If men are naturally in a state of war, why do they always carry arms and why do they have keys to lock their doors? – Thomas Hobbes

Reason is the Soul of the Law. – Thomas Hobbes

To be seduced by Orators, as a Monarch by Flatterers. – Thomas Hobbes

But his Lordship [tells]us that God is wholly here, and wholly there, and wholly everywhere, because he has no parts. I cannot comprehend nor conceive this. For methinks it implies also that the whole world is also in the whole God, and in every part of God. Norcan I find anything of this in the Scripture. If I could find it there, I could believe it; and if I could find it in the public doctrine of the Church, I could easily abstain from contradicting it. – Thomas Hobbes

For to accuse requires less eloquence, such is man’s nature, than to excuse; and condemnation, than absolution, more resembles justice. – Thomas Hobbes

He that has most experience [is] so much more prudent than he that is new, as not to be equalled by any advantage of natural and extemporary wit- though many young men think the contrary. – Thomas Hobbes

Prophecy is many times the principal cause of the events foretold. – Thomas Hobbes

When a man tells me God hath spoken in a dream, I know he dreamt that God spoke to him. – Thomas Hobbes

It is not easy to fall into any absurdity, unless it be by the length of an account; wherein he may perhaps forget what went before. For all men by nature reason alike, and well, when they have good principles. – Thomas Hobbes

The Imagination that is raised in man (or any other creature imbued with the faculty of imagining) by words, or other voluntary signs, is that we generally call Understanding; and is common to Man and Beasts. – Thomas Hobbes

A Law of Nature, (Lex Naturalis) is a Precept, or general Rule, found out by Reason, by which a man is forbidden to do, that, which is destructive of his life, or taketh away the means of preserving the same; and to omit, that, by which he thinketh it may be best preserved. – Thomas Hobbes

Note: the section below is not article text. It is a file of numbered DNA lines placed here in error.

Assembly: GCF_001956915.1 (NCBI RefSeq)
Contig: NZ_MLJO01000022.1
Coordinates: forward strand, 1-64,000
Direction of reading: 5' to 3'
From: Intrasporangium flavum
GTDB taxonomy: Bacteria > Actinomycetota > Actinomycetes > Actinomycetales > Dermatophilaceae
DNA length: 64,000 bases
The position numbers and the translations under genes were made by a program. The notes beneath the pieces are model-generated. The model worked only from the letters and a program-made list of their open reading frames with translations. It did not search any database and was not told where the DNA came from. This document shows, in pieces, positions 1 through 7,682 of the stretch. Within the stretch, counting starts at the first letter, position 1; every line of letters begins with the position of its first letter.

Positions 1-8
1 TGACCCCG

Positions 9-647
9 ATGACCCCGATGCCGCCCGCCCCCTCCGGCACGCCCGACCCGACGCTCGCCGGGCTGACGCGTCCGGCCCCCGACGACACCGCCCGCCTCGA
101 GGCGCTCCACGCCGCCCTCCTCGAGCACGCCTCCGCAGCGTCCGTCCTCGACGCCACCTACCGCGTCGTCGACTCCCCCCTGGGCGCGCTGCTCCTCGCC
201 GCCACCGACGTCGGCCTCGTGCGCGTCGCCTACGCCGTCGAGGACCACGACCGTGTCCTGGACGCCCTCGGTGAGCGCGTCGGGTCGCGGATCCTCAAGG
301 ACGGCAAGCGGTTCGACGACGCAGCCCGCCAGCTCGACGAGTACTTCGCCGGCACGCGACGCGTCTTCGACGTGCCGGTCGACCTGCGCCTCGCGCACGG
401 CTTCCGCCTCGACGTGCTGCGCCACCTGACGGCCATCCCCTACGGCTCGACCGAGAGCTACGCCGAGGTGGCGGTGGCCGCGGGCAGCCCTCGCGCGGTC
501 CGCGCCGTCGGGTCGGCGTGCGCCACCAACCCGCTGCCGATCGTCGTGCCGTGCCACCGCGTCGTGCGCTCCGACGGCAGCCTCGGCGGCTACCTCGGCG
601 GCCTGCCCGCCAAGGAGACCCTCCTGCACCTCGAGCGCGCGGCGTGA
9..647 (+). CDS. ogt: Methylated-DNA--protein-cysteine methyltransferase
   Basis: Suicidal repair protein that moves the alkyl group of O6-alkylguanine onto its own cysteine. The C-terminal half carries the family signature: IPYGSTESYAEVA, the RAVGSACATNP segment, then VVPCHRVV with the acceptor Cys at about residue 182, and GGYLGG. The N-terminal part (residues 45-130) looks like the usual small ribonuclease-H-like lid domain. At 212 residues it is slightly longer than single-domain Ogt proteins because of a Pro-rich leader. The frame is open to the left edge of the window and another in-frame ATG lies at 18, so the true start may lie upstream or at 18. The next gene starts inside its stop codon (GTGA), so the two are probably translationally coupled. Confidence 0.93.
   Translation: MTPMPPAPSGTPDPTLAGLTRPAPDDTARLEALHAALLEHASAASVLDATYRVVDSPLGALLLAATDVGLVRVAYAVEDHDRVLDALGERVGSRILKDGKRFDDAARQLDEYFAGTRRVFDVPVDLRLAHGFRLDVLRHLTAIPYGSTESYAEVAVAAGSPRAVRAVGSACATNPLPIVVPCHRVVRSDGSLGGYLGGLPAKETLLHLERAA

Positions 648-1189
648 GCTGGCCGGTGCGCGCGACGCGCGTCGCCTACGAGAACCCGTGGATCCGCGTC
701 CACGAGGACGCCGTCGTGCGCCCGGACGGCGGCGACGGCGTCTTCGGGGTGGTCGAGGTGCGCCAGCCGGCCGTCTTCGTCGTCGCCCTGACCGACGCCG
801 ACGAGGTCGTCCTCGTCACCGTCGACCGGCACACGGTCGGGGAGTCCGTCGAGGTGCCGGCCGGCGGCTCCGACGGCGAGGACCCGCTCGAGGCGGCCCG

To speak impartially, both sayings are very true: that man to man is a kind of God; and that man to man is an arrant wolf. The first is true, if we compare citizens amongst themselves; and the second, if we compare cities. – Thomas Hobbes

But they that hold God to be [an incorporeal substance]do absolutely make God to be nothing at all. But how? Were they atheists? No. For though by ignorance of the consequence they said that which was equivalent to atheism, yet in their hearts they thought God a substanceSo that this atheism by consequence is a very easy thing to be fallen into, even by the most godly men of the church. – Thomas Hobbes

As, in Sense, that which is really within us, is (as I have said before) only Motion, caused by the action of external objects, but in appearance; to the Sight, Light and Color; to the Ear, Sound; to the Nostril, Odor, &c. – Thomas Hobbes

There be as many persons of a king, as there be petty constables in his kingdom. And so, there are, or else he cannot be obeyed. But I never said that a king, and every one of his persons, are the same substance. – Thomas Hobbes

From what cause the rite of baptism first proceeded is not expressed formally in the scripture, but it may be probably thought to be an imitation of the law of Moses concerning leprosy, wherein the leprous man was commanded to be kept out of the camp of Israel for a certain time, after which time being judged by the priest to be clean, he was admitted into the camp after a solemn washing. And this may therefore be a type of the washing in baptism, wherein such men as are cleansed of the leprosy of Sin by Faith, are received into the church with the solemnity of baptism. – Thomas Hobbes

True and False are attributes of speech, not of things. And where speech is not, there is neither Truth nor Falsehood. – Thomas Hobbes

Setting themselves against reason, as often as reason is against them. – Thomas Hobbes

The most noble and profitable invention of all other, was that of SPEECH, consisting of Names or Appellations, and their Connexion; whereby men register their Thoughts; recall them when they are past; and also declare them one to another for mutuall utility and conversation; without which, there had been amongst men, neither Commonwealth, nor Society, nor Contract, nor Peace, no more than amongst Lyons, Bears, and Wolves. – Thomas Hobbes

That wee have of Geometry, which is the mother of all Naturall Science, wee are not indebted for it to the Schools. – Thomas Hobbes

So easy are men to be drawn to believe any thing, from such men as have gotten credit with them; and can with gentleness and dexterity take hold of their fear and ignorance. – Thomas Hobbes